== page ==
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Monday, January 11, 2016

Medical Schools Are Now Teaching Doctors Cooking Skills

What You Cook with Can Also Make or Break Your Health

Another important aspect when it comes to cooking is the cooking oil you use. Most people still use processed vegetable oils (such as soybean, cottonseed, corn, canola and peanut oil), which tend to be highly unstable. When heated, especially to high temperatures, these oils degrade, forming toxic oxidation products. Researchers have detected more than 100 dangerous oxidation products in a single piece of chicken fried in vegetable oil.

Most of you reading this are now well aware of the dangers of trans fats (which are created when vegetable oil is hardened through the process of hydrogenation), and that the FDA is in the process of banning them completely. That's great news. Unfortunately, trans fats are largely being replaced with vegetable oils, and the oxidation products they produce may actually be more toxic than trans fat!

One particularly worrisome group of volatile compounds created when vegetable oils are heated are aldehydes. They've been shown to be highly inflammatory, and promote the oxidation of LDL cholesterol — both of which promote heart disease. Aldehydes have also been linked to Alzheimer's disease, according to investigative journalist Nina Teicholz, author of the book, "The Big Fat Surprise: Why Butter, Meat, and Cheese Belong in a Healthy Diet."

Vegetable seed oils also contain unbalanced ratios of omega-3 to omega-6 fats, with excessively high amounts of omega-6, and this is yet another way in which these oils promote harmful inflammation in your body.

Best and Worst Cooking Oils

It's very easy to get confused about oils and fats, and there's no shortage of flawed information in circulation. Many doctors in particular are still advising patients to avoid saturated fat, and to stick with a low-fat diet. Unfortunately, such recommendations are surefire recipes for health problems. As noted in an Epoch Times article by "The Clean Team:"

"In the nutrition world, we see a range of diet styles that advocate fat intake between 10 percent to 30 percent. While the amount of fat you eat is very dependent on lifestyle and genetic factors (i.e. how well you breakdown saturated fat, how active you are), what is clear is that fats are important for our health.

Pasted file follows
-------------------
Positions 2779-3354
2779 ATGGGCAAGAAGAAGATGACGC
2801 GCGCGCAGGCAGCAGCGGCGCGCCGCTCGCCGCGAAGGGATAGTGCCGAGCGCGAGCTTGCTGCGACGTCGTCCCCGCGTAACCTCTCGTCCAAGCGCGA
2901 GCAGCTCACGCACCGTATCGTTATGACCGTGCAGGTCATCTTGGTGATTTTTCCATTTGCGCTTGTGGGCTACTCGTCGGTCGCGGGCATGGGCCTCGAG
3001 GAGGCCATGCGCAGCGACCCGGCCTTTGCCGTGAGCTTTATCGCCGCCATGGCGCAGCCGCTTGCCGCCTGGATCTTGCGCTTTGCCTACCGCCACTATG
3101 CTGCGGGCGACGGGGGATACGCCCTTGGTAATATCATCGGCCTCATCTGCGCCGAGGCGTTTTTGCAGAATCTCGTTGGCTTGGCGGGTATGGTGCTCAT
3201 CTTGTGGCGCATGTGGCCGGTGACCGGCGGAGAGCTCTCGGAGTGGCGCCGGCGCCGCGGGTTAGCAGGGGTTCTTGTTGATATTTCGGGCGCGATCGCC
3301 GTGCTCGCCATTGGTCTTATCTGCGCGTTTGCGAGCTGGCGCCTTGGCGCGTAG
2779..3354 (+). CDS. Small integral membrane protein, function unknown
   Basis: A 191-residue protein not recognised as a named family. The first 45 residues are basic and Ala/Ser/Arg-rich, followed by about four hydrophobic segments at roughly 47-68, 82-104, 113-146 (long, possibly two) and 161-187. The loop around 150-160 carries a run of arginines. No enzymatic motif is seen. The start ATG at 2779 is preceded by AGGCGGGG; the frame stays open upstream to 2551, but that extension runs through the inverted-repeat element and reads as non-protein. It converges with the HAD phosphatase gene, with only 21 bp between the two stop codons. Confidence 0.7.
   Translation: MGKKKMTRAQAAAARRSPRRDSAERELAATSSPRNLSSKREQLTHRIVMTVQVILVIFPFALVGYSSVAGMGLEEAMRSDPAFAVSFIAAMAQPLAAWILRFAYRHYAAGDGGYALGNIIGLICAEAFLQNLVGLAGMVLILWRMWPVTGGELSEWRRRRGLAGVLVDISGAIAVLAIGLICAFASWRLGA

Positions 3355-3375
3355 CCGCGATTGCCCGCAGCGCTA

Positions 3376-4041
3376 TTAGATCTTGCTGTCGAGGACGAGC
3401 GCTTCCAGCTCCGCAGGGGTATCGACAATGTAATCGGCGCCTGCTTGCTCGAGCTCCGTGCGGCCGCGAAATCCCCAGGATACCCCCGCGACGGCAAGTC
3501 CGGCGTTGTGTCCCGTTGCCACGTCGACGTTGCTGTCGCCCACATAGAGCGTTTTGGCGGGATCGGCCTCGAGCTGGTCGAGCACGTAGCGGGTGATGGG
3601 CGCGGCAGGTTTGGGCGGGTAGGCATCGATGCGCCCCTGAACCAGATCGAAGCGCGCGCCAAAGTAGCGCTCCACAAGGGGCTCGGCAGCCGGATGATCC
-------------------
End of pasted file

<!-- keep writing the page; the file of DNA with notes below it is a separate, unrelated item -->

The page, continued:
Fats are needed for hormone production, building healthy cells, improved skin quality, energy, and help us to absorb the fat soluble vitamins A, D, E, and K. But not all fats are created equal. The presence of a large amount of poor quality fats in our diet can do real damage to our health. And when we cook with them, we just make the damage even worse."

The Clean Program has published a one-page guide to the best and worst cooking oils. I suggest printing it out for easy reference. Your best options include coconut oil, avocado oil, butter (ideally made from raw organic grass-fed dairy), and ghee (clarified butter). Lard, which is not on their list, is another good old-fashioned option that can safely withstand higher heat without oxidizing.

While cooking, also keep a watchful eye on the smoke produced, as smoke is an indication that the oil is starting to oxidize and degrade, which means production of free radicals and other inflammatory compounds are beginning to form. You can avoid smoke formation by selecting an oil with a suitable smoke rate for the temperature you're using, and/or by lowering the temperature.

Keep in mind that while olive oil is a healthy choice, it should not be used for cooking as it does not withstand heat well. Instead, reserve it for drizzling cold onto salad and other dishes. Flax oil, and other nut and seed oils such as walnut, almond, and pumpkin should also be used cold, and not for cooking.

Also keep in mind that most restaurants use poor quality oils, so they're difficult to avoid if you eat out a lot. You can minimize your exposure by opting for salads, or steamed and baked foods, but brown-bagging your own home-made lunch is by far your best option.


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